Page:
The Trump era is beginning. Welcome to the war.
It’s a war for the continuation of your influence, your ability to unify a divided country, for the value of facts; and, I don’t think it’s overstating things to say it’s a war over whether your role as the fourth estate will survive the next four years.
The constant lies, strong-arming, and attacks on the media are so obvious and relentless, there’s no need to convince you that the battle has come. Winter is here.
Here are four ways to fight the war.
- You’ve got to be better and more focused than ever before. One of the clear tactics of the new boss is to flood the airwaves with so much content that nobody can focus on any one thing, and so many falsehoods that we don’t know what to believe. It’s a classic and effective tactic, now being deployed by a skilled adversary. Don’t play the game by his rules. Let those of us on social media worry about responding to every tweet and distraction. You need to focus on the big stories and maintain that focus. In short, you’re editors, so edit.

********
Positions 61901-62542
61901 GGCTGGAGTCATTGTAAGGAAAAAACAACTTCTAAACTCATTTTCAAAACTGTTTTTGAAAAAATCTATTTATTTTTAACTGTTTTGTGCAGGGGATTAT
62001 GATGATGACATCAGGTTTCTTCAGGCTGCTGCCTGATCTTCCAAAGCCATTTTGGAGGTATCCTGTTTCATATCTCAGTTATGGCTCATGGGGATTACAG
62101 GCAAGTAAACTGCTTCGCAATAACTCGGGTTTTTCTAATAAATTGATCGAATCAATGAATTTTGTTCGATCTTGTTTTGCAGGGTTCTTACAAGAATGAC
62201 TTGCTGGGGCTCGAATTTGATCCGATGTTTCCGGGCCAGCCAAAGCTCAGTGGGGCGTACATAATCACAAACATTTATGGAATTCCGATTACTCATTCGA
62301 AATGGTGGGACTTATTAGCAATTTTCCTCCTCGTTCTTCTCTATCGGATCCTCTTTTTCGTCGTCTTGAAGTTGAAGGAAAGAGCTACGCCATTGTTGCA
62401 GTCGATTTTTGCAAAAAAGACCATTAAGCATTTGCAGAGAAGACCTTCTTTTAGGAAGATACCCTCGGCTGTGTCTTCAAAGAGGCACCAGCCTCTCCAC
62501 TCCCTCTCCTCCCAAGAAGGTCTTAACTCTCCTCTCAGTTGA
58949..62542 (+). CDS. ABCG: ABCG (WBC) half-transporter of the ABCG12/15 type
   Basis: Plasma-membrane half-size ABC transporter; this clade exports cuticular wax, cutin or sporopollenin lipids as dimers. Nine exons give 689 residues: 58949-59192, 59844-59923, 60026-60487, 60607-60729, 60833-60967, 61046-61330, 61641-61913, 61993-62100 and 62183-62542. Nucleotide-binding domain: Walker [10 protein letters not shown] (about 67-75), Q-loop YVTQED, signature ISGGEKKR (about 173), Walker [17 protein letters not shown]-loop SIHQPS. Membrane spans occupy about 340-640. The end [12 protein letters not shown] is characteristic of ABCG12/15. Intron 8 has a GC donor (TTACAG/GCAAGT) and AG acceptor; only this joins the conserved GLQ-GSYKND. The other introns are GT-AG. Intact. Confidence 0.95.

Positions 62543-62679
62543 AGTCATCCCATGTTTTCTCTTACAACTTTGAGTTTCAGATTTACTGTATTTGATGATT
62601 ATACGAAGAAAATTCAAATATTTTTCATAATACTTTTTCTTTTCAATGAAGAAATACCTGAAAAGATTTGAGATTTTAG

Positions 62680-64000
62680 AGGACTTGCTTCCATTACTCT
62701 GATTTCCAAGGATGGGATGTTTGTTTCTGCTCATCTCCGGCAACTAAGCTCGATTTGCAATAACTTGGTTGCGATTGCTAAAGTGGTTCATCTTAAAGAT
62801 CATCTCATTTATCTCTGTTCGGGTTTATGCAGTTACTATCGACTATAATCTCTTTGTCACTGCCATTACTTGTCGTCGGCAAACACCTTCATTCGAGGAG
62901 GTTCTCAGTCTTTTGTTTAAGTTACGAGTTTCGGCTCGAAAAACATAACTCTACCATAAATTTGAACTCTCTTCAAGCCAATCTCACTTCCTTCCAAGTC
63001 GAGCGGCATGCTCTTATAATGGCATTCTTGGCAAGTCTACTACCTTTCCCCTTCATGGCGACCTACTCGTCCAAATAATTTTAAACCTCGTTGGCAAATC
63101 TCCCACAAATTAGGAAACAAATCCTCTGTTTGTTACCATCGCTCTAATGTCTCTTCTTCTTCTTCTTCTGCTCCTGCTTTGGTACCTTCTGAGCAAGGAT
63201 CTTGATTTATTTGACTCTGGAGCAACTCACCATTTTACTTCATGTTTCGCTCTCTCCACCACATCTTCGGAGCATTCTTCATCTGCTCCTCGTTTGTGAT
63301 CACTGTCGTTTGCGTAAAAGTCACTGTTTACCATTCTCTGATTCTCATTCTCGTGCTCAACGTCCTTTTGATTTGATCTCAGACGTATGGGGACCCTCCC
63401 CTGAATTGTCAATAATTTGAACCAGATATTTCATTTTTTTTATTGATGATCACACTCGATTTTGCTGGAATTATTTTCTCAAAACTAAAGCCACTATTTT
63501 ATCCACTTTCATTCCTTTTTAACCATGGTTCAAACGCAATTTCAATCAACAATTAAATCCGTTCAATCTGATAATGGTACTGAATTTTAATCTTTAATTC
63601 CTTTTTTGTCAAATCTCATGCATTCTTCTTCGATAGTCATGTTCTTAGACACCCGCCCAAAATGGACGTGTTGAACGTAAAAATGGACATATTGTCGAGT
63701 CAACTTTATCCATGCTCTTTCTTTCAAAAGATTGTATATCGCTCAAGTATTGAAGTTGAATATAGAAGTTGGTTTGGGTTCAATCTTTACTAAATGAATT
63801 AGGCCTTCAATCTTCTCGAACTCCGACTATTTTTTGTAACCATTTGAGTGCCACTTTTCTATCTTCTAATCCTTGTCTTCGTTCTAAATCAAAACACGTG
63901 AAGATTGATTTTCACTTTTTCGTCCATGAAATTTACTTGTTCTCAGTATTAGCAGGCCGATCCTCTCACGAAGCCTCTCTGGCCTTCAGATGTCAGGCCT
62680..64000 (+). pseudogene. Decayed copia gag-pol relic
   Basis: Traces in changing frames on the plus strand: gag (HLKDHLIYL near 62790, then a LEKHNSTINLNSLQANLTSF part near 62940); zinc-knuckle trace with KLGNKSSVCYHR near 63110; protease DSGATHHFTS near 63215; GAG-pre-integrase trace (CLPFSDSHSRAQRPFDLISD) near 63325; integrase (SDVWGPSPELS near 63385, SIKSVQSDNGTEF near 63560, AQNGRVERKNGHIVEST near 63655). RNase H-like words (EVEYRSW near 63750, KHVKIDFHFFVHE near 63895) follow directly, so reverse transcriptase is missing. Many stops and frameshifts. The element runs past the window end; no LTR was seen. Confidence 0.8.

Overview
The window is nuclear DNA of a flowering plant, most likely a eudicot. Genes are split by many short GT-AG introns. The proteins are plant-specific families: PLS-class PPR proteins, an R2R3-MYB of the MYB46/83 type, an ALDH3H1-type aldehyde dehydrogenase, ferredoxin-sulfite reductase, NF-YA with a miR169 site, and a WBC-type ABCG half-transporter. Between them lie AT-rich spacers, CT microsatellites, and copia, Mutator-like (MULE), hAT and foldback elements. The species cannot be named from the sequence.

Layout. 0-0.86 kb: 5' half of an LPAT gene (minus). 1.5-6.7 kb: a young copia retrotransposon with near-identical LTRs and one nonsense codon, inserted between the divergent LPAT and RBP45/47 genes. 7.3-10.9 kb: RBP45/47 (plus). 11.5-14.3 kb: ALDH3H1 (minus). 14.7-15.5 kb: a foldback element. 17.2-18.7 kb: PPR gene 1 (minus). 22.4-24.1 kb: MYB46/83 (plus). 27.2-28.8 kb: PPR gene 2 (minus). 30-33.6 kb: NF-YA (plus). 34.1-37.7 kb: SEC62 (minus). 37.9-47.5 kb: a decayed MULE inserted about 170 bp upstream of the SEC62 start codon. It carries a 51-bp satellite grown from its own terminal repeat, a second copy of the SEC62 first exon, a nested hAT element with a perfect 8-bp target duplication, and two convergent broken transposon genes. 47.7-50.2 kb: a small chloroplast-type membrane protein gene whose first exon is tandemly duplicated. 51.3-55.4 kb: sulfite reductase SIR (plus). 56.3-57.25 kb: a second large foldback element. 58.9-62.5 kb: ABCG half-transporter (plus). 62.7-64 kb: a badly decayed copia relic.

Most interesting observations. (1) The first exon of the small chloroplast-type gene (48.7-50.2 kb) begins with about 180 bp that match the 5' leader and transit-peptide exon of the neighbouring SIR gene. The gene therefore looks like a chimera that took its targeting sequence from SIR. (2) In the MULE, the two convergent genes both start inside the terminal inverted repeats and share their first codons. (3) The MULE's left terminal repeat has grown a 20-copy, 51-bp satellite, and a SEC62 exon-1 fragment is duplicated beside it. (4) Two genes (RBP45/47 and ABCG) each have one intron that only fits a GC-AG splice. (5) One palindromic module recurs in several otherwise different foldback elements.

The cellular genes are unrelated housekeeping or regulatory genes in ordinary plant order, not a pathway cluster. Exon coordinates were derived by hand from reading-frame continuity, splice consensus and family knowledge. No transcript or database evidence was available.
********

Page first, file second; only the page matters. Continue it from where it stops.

- Divide and conquer. That was Trump’s campaign strategy, and its the strategy he uses against the press. Do not allow yourselves to be divided. In his only transition press conference, Trump (standing in front of his idiotic prop folders) attacked your colleague from CNN and accused him of spreading fake news — and then refused to allow him to ask a question. From there, the press conference went on as if nothing happened. Well, something did happen. And next time it does, you need to be united and stand up to unjustified attacks on your industry. No one should have asked a single question until Jim Acosta was allowed to ask his. What you accept becomes acceptable. And if Sean Spicer is going to get up and yell lies about the size of the inaugural crowd, do not just take it. Force the issue. Yell back. Will that create a loss of decorum? Is that going against tradition. Yes, and yes. But this administration has reset the rules. Do not bend to their will. They’re not just bending the truth, they’re bending the country.
- Competition is good. Woodward and Bernstein got the goods on Watergate in part because they were racing to beat other media outlets. But this era is different. Truth itself is very much at risk. Different times call for different models. I call on all the top American media outlets to form a joint committee of journalists and editors that will meet and share strategies about how to better cover this adminstration — and to stand up to what will be an unprecedented attack on everything you work for and believe in.
- Forget Fact Checkers. Every major news outlet should have Lie Trackers. Yes. Every. Single. Lie. Listed. Up to the minute. All day, every day. Every lie. (You’ll be busy.)